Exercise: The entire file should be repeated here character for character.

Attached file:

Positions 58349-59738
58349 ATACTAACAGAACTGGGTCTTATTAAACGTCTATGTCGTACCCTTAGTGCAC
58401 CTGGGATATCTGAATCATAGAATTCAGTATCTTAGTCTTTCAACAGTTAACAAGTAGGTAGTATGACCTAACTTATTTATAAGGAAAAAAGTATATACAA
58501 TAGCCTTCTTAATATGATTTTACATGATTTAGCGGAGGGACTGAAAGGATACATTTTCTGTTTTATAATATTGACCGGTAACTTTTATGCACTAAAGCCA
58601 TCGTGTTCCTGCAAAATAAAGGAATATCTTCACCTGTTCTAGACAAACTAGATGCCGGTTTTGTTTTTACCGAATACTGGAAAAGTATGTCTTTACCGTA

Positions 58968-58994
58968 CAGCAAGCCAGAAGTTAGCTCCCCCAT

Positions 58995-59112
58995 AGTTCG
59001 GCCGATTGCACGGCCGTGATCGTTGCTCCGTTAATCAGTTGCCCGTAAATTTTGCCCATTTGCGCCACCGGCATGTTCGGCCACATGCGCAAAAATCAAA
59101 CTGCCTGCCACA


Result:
Positions 58349-59738
58349 ATACTAACAGAACTGGGTCTTATTAAACGTCTATGTCGTACCCTTAGTGCAC
58401 CTGGGATATCTGAATCATAGAATTCAGTATCTTAGTCTTTCAACAGTTAACAAGTAGGTAGTATGACCTAACTTATTTATAAGGAAAAAAGTATATACAA
58501 TAGCCTTCTTAATATGATTTTACATGATTTAGCGGAGGGACTGAAAGGATACATTTTCTGTTTTATAATATTGACCGGTAACTTTTATGCACTAAAGCCA
58601 TCGTGTTCCTGCAAAATAAAGGAATATCTTCACCTGTTCTAGACAAACTAGATGCCGGTTTTGTTTTTACCGAATACTGGAAAAGTATGTCTTTACCGTA

Positions 58968-58994
58968 CAGCAAGCCAGAAGTTAGCTCCCCCAT

Positions 58995-59112
58995 AGTTCG
59001 GCCGATTGCACGGCCGTGATCGTTGCTCCGTTAATCAGTTGCCCGTAAATTTTGCCCATTTGCGCCACCGGCATGTTCGGCCACATGCGCAAAAATCAAA
59101 CTGCCTGCCACA